What was the response of the congregation to these great things that they had witnessed?
They asked, “Is not this the Son of David?” (Matt. 12:23). This was a question demanding the answer “No” , revealing their hardened hearts. Following this, the Pharisees (who were the respected religious teachers of the days) added fuel to fire by claiming that Jesus did them miracles by the power of Beelzebub, the prince of devils. This was outright blasphemy. Jesus proceeded to expose this ridiculous claim – “Every kingdom divided against itself is brought to desolation; and every city or house divided against itself shall not stand: And if Satan cast out Satan, he is divided against himself; how shall then his kingdom stand? . . . For by thy words thou shalt be justified, and by thy words thou shalt be condemned.” (Matt. 12:25-26; 37)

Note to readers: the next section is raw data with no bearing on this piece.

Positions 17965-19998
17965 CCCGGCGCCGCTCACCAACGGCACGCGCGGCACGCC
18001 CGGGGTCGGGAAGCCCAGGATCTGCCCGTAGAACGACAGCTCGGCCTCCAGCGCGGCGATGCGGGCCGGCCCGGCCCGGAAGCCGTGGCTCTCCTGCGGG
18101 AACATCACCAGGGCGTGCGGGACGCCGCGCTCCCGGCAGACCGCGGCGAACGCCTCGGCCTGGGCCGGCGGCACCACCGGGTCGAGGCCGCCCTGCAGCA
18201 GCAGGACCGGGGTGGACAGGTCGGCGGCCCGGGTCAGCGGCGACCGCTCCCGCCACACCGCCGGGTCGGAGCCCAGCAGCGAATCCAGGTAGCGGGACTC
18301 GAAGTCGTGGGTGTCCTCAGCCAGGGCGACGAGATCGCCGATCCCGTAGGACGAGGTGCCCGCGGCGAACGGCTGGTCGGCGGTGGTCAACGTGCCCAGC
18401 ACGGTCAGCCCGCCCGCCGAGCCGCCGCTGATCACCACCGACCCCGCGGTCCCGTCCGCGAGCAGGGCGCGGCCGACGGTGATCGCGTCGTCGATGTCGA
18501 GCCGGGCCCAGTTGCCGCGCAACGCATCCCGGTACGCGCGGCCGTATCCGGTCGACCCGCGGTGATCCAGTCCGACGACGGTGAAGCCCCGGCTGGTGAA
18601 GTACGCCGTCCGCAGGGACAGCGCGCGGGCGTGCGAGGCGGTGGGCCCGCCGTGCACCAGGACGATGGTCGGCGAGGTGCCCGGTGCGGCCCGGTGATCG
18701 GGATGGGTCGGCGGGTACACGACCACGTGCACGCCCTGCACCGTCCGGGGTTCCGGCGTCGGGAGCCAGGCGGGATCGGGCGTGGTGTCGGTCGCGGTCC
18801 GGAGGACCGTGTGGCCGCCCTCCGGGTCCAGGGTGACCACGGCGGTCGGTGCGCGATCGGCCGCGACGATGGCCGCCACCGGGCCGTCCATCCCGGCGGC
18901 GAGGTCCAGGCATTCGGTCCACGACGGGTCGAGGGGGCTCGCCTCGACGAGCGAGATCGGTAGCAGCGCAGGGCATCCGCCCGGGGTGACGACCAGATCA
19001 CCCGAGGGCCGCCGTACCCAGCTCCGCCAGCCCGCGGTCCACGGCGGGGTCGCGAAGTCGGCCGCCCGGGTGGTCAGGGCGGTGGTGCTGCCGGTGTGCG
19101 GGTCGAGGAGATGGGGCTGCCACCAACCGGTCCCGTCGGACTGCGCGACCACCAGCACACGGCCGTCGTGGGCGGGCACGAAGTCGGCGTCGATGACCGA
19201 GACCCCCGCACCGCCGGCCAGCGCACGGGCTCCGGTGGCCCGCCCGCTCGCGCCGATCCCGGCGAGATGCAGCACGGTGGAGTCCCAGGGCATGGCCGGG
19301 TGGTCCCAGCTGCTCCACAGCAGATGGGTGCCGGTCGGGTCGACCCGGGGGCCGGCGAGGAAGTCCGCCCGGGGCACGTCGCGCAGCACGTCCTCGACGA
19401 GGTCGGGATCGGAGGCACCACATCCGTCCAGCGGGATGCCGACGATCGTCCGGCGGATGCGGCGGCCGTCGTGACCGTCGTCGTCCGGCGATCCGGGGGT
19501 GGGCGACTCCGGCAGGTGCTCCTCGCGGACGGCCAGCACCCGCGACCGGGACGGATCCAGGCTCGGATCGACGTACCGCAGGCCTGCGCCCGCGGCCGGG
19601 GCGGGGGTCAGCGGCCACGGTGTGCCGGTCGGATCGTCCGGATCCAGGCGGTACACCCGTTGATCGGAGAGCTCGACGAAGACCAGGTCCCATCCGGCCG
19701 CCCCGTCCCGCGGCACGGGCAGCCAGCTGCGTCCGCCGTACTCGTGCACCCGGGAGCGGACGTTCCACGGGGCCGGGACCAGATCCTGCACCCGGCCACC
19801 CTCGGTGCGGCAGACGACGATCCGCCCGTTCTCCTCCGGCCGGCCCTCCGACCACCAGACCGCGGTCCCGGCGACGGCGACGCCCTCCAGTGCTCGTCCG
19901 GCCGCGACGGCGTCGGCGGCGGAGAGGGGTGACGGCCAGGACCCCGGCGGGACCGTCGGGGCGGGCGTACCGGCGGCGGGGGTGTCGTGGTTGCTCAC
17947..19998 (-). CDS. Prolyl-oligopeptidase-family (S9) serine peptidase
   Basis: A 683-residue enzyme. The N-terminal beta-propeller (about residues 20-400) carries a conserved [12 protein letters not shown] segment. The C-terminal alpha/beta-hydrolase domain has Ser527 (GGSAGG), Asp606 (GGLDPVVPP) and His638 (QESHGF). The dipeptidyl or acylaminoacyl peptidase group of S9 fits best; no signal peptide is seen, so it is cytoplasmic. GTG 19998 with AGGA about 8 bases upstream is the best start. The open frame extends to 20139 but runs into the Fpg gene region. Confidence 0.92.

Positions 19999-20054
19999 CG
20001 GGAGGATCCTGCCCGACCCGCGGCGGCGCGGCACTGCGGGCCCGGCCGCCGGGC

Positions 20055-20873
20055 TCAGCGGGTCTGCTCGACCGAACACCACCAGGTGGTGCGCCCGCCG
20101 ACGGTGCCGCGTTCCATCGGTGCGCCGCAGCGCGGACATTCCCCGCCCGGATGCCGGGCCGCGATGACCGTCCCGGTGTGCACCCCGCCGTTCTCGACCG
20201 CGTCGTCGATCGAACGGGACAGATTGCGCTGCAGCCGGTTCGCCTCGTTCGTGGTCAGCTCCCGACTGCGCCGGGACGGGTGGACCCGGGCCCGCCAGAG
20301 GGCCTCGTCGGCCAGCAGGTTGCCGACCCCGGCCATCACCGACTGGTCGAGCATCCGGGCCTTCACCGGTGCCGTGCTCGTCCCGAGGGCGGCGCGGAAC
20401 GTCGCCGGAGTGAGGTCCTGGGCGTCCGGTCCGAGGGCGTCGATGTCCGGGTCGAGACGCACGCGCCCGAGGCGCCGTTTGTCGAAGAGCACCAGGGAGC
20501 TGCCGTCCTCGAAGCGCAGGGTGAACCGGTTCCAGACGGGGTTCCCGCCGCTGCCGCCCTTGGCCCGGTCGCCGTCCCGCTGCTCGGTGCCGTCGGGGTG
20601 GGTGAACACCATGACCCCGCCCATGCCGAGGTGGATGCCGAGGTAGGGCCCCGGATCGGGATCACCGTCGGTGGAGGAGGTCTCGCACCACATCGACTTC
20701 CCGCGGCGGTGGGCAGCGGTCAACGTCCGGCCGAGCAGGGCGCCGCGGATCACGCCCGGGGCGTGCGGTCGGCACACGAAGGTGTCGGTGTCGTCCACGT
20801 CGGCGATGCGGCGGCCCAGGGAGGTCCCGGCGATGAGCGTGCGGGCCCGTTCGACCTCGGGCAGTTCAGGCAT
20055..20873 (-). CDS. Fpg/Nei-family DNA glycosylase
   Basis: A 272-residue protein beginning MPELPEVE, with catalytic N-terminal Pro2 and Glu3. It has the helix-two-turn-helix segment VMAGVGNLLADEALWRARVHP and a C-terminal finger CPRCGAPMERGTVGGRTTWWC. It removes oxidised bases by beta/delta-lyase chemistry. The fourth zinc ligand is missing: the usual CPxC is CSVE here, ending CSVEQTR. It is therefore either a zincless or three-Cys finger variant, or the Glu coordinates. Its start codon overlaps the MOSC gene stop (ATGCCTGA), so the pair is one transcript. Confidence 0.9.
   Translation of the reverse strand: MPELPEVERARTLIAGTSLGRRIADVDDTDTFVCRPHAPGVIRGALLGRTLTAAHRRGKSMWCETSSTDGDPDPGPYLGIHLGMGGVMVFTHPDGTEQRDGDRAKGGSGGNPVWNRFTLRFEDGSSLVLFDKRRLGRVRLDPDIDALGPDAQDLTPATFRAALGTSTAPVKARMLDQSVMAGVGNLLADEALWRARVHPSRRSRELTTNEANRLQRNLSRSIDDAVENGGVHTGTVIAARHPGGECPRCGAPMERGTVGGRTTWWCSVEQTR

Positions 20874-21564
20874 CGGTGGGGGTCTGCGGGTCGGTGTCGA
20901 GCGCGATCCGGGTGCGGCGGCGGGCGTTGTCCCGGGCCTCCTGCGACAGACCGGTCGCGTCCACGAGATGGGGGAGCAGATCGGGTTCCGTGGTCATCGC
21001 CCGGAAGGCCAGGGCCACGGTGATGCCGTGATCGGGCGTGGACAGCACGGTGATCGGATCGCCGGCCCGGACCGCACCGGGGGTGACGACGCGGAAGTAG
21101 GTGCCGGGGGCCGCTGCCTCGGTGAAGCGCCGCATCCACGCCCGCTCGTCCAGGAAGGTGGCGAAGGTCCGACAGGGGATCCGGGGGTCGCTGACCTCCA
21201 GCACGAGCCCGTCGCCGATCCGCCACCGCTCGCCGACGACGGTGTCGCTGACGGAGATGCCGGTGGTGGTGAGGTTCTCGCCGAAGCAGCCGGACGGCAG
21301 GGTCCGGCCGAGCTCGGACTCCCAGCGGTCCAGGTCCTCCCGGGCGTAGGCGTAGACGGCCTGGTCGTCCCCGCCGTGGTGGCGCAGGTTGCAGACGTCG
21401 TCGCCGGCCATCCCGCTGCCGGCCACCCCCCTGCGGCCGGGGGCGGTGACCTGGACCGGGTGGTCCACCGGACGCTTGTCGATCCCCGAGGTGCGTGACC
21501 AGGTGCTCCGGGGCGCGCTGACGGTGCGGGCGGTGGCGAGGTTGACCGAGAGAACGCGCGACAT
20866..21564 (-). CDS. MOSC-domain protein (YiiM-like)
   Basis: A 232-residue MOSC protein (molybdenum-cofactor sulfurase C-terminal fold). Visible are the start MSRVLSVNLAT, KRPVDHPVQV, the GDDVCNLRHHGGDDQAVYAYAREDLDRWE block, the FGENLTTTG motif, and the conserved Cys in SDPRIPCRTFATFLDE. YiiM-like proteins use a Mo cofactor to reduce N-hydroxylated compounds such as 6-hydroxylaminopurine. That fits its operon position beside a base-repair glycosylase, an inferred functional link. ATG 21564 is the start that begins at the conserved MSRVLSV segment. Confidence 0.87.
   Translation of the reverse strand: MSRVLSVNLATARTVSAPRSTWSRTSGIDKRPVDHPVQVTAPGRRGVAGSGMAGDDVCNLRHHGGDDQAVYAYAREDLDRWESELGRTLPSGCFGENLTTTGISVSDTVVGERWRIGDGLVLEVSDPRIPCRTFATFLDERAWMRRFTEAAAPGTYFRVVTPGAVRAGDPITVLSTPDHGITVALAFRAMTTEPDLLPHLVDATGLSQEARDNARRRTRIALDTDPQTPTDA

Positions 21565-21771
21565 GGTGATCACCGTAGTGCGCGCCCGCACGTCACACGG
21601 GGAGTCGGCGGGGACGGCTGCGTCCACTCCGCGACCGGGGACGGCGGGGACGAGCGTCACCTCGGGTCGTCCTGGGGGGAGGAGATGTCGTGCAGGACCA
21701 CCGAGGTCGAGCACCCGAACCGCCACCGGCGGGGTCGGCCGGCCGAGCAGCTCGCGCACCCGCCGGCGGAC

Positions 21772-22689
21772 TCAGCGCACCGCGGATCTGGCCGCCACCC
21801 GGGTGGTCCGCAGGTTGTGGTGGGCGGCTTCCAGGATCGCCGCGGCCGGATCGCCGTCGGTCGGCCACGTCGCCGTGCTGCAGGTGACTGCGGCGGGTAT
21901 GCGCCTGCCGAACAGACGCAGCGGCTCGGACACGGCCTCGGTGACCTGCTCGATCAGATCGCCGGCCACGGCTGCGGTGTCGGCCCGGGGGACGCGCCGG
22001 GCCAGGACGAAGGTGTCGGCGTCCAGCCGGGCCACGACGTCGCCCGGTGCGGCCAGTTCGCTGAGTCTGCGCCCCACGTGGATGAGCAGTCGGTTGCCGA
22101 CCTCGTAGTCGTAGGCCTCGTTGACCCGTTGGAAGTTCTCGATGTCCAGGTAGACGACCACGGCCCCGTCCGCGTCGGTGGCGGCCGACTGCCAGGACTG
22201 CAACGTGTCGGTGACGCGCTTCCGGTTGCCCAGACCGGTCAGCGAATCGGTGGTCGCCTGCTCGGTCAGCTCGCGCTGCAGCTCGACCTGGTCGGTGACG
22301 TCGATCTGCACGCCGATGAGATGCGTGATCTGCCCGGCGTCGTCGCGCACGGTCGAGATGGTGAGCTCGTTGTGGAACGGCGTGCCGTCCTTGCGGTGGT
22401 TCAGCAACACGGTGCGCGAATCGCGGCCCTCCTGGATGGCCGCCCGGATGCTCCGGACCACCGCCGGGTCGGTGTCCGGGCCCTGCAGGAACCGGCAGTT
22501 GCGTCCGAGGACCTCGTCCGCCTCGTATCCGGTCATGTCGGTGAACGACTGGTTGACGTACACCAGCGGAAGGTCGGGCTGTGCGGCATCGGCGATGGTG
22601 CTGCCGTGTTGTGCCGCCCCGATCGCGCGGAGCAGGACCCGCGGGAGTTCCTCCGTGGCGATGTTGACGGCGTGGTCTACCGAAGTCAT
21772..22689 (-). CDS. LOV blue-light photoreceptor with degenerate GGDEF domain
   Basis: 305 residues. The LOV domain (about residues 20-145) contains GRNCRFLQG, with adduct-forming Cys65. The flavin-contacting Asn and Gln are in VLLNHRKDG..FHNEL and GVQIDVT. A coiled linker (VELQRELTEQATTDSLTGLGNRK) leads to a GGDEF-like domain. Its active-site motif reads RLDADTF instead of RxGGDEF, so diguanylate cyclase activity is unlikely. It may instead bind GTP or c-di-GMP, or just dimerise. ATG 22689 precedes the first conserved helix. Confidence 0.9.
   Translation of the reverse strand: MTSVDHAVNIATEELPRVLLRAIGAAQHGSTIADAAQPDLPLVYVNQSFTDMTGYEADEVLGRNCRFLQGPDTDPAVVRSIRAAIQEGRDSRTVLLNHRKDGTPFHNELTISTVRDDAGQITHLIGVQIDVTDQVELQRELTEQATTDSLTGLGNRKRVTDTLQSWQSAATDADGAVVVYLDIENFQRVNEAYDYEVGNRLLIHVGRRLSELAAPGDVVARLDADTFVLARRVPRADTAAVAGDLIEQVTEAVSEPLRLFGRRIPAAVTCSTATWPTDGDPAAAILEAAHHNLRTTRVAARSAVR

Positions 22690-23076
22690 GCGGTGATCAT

Nevertheless, the crowds continued to throng wherever Jesus walked. However Jesus was not interested in large numbers especially if they were following for the wrong reasons. This stands in stark contrast with many churches today who are willing to compromise the truth for the sake of numbers. They would replace a God-centered religion with one which is man-centered for the sake of popularity and money. They would rather follow the teachings of some self-anointed church growth guru than to heed the example of Jesus.